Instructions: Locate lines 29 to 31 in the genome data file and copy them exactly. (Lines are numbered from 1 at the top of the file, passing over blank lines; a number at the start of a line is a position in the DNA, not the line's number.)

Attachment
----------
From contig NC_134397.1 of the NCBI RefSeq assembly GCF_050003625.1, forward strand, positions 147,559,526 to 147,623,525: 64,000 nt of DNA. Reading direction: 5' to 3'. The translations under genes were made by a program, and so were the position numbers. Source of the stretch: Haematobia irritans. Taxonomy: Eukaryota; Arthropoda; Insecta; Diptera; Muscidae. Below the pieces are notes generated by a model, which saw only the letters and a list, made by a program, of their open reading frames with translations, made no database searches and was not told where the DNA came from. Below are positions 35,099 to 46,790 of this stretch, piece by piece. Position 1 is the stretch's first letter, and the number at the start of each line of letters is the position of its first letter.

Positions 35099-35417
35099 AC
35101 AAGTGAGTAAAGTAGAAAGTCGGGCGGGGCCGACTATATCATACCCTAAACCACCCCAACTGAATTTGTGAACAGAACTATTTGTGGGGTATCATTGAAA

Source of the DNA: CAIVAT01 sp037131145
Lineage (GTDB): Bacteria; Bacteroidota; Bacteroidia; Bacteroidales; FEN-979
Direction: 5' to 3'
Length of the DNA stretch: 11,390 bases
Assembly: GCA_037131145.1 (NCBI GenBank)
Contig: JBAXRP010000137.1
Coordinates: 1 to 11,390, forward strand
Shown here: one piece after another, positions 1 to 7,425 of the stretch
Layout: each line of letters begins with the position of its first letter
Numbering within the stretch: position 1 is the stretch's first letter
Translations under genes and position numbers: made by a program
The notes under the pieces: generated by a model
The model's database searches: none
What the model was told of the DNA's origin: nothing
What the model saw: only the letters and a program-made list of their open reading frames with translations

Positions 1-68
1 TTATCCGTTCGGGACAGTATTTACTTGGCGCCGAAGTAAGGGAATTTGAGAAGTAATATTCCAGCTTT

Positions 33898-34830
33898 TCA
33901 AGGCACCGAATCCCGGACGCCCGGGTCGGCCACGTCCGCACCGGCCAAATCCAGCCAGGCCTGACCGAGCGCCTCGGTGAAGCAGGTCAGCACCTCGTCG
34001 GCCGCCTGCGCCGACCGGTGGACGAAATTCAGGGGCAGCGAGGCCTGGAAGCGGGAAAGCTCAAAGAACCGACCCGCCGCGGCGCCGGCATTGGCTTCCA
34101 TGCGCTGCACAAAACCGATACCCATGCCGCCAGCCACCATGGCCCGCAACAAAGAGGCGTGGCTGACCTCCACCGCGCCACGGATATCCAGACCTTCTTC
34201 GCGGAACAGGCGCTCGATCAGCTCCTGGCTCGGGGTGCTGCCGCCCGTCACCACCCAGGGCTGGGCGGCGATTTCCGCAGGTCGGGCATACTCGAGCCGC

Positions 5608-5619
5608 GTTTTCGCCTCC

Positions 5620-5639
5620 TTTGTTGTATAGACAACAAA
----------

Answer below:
5608 GTTTTCGCCTCC

Positions 5620-5639
5620 TTTGTTGTATAGACAACAAA